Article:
The Federal Government has announced it will place Eylea (aflibercept), developed by Bayer, on the Pharmaceutical Benefits Scheme (PBS), enabling patients affordable access to the first new treatment in five years for neovascular (wet) Age-related Macular Degeneration (AMD).
AMD is the leading cause of blindness and vision loss in Australia. Macular Degeneration Foundation CEO, Julie Heraghty said the Foundation welcomes the announcement. “This means that Eylea is now not only approved by the Therapeutic Goods Administration (TGA) as safe and effective but is now affordable for patients, following the Government’s swift action,” she said.
Until recently, the only treatment for wet AMD has been ranibizumab, which is administered with a series of injections into the eye. Eylea is also administered as a series of injections into the eye by an ophthalmologist however studies have shown that for many patients, treatment with Eylea requires less frequent injections. This can reduce costs and the burden of treatment.
“We know that early detection and treatment is critical in order to save sight. Eylea is another option for the treatment of wet AMD, using a different dosing regimen compared to the current treatment,” said Ms. Heraghty.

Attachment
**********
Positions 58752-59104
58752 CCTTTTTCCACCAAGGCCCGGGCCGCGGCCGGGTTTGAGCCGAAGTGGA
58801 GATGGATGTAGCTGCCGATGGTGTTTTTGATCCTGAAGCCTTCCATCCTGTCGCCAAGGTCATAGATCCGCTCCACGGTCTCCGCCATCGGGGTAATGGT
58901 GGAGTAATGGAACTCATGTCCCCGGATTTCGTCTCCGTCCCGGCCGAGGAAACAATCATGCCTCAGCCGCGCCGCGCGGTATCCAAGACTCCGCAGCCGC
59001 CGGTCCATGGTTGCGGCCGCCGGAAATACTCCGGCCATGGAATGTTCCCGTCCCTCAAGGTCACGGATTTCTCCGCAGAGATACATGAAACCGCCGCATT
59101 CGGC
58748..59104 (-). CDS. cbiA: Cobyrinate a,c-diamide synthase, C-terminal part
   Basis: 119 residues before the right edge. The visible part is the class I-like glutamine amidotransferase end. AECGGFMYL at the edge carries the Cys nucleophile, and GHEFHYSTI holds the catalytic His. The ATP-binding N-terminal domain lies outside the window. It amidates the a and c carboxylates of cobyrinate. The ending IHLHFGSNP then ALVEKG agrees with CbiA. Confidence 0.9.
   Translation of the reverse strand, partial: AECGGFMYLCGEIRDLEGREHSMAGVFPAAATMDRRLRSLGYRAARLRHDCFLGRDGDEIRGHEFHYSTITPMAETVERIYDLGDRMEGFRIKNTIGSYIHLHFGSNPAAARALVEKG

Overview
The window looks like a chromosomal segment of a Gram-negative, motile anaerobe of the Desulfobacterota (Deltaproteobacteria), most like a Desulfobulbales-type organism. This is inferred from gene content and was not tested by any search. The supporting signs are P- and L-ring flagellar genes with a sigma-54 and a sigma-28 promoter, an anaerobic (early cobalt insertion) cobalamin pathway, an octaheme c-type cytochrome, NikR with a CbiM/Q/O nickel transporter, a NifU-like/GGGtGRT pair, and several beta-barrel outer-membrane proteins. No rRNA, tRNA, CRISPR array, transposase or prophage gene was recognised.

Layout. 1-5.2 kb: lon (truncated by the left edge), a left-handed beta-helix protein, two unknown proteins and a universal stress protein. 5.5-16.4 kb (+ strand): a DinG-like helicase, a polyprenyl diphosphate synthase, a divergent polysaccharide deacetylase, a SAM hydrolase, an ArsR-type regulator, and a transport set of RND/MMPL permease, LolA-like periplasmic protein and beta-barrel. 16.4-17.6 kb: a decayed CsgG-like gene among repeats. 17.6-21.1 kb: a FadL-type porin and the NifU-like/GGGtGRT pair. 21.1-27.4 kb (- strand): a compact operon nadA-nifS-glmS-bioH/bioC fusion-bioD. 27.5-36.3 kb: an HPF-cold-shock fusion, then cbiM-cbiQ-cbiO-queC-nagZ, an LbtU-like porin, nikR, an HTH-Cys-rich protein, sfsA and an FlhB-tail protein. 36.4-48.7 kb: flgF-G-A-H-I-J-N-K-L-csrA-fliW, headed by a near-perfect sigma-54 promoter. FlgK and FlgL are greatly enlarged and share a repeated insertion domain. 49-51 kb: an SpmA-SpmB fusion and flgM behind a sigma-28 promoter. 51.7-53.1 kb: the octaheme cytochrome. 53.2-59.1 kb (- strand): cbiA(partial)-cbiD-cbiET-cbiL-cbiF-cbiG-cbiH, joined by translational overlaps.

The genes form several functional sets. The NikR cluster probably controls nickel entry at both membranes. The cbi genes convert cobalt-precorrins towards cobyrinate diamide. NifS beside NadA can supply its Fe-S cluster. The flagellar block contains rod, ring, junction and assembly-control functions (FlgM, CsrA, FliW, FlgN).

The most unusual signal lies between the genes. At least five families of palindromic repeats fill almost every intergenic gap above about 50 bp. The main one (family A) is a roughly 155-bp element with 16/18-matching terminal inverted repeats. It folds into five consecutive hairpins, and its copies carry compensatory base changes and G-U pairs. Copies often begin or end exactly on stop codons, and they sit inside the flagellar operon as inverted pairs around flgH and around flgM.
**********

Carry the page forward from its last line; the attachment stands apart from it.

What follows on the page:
Eylea is another option for the treatment of wet AMD, using a different dosing regimen compared to the current treatment
According to The Macular Degeneration Foundation there is one last hurdle to make Eylea fully accessible and that is to have switching between treatments approved. The PBS decision currently only provides reimbursement for patients who are new to drug treatment.
The Foundation believes ophthalmologists should be able to choose to switch between treatments where appropriate and is now working to have this approved.
Eylea was approved in Australia for the treatment of wet AMD by the TGA in March 2012. Macular Degeneration leads to loss of central vision, affecting the ability to read, drive, recognise faces and perform every day activities. One in seven Australians over the age of 50 (one million people) have some evidence of MD, a chronic disease with a prevalence four times that of dementia and more than half that of diabetes.